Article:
Does 70 Tint Make A Difference?

Trying to find the right tint for your car, and knowing how dark you want to go can be like attempting to navigate a minefield with a blindfold on or trying to dance between the raindrops. Unless you know exactly what you’re doing and what you’re supposed to be looking for it’s nearly impossible. 

The most important tint-related factor that you’ll need to take into account during your search is the state law regarding how dark you can or can’t go, and what percentage of tint is and isn’t legal where you reside.

At the end of the day, you don’t want to have your windows tinted only to be pulled over by a cop within five minutes of leaving the body shop and get ticketed and told that you have to have the tints stripped out and changed because they’re illegal.

That said, the chances of that scenario actually happening are slim to none at best, as there isn’t a fully licensed and insured specialist who would fit, or agree to fit an illegal tint in your car even if begged, or tried to bribe them. It isn’t worth it and it could end up costing them dearly. 

The good news? If you’re looking for a countrywide legal tint that you can drive from coast to coast with and not even have to think about, let alone worry about being stopped by the cops for having, then 70 tint might just be the shade that you’ve been looking for. 

What Is 70 Tint? 

Seventy (70) tint is purposely designed to let seventy percent (hence its name) of the VLT (visual light transmission) spectrum into your vehicle while blocking the more harmful elements of the sun’s rays, such as UV (Ultra Violet) and IR (Infra-Red) and making sure that they don’t damage either your car’s interior or you. It’s also an effective heat barrier, and as we’ve already mentioned is legal in every single state. 

Is 70 Tint It Worth It? Does It Make A Difference? 

Is it worth having installed on your car, or specifying at the dealership when you actually buy a new car that you want it to come with 70 tint? Absolutely, as you’ll know from the minute that you roll off the lot until you kiss your car goodbye when you sell it or consign it to the junkyard in the sky that the tint on your ride’s windows and front and rear screens, is, has always been and always will be one hundred percent legal.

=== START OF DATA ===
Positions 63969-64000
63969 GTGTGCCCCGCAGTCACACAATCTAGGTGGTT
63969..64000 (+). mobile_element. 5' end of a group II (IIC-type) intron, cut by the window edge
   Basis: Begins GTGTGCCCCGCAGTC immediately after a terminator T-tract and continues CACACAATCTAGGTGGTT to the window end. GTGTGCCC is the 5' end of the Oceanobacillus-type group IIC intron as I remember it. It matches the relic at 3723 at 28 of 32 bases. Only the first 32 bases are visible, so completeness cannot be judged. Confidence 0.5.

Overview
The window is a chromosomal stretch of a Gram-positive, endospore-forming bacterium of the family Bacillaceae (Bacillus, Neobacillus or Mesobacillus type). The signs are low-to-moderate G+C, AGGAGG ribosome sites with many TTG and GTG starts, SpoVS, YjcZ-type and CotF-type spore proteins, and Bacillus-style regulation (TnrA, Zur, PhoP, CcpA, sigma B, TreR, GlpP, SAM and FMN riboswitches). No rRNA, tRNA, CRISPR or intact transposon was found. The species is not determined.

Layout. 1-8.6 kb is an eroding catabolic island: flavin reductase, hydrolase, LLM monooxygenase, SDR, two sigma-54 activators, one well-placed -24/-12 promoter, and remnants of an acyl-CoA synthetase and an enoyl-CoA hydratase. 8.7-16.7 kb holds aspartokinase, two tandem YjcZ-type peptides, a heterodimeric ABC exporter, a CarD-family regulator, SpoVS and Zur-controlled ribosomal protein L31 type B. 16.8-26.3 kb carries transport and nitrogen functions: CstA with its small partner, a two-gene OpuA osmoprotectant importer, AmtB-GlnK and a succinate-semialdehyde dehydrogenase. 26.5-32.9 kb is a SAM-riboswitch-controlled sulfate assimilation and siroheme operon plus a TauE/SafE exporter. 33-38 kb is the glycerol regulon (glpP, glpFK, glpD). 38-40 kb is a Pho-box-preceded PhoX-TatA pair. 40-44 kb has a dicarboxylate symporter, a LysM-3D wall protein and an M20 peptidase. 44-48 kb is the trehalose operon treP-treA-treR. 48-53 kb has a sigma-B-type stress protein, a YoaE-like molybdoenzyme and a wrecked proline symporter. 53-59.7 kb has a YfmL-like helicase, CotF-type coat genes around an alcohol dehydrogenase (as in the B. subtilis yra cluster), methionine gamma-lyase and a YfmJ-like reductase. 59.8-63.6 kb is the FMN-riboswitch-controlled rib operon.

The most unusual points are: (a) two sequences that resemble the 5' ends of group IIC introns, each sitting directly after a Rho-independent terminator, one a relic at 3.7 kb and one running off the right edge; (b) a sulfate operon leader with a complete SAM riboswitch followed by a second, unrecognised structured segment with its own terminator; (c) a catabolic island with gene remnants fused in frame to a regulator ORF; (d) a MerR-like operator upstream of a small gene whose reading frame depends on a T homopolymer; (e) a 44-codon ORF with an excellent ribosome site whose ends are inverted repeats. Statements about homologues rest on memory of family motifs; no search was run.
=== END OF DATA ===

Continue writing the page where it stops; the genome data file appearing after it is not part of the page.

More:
And if you ensure that the tint is ceramic, even a 70 tint which lets in far more natural light than it actually blocks will prevent ninety-nine percent of the UV and IR rays from the sun from making their way into your car. That means that the interior will be cooler, the sun won’t actually damage the upholstery or the dash and anyone who rides in your car won’t need to apply any screen until you get wherever it is that you’re going and it’s time to venture outside. 

From a purely aesthetic point of view, on a bright day when the sun is high in the sky and there isn’t a cloud to be seen, you’ll barely even notice that your car’s windows are even tinted. The 70 tint will just keep on doing what it does best, protecting you and your car from the worst effects of the sun, and will just become an everyday part of the background noise of your car. 

The 70 Tint Drawbacks

We know what you’re thinking. It sounds too good to be true. If it’s cop friendly, legal, blocks out all of the parts of the sun’s rays that we’re told that we have to worry about and protect ourselves from, there must be some sort of catch, 70 tint must have an Achilles heel, and you’re right it does.

It has one, great big, crystal clear problem that we’ve already mentioned. On a bright day, it’s almost as though it isn’t there.  

One of the biggest and most common complaints about 70 tint is that it doesn’t really look like a tint, and doesn’t and won’t provide security or privacy for your car. You can see out, and everyone else can see you and whatever it is that you’re doing.

It’s far from being the ideal privacy solution as if we’re honest, it doesn’t provide any privacy at all, but the darker your tint gets, the more interested in you and your car the cops become. 

It is, unfortunately, a trade-off. What you’ll lose in your quest for security and a little escape from the glare of the modern world, you’ll gain by never having to worry about the cops, knowing that your visual line of sight will always be free and clear and that your car and its newly tinted windows will keep you safe from the sun.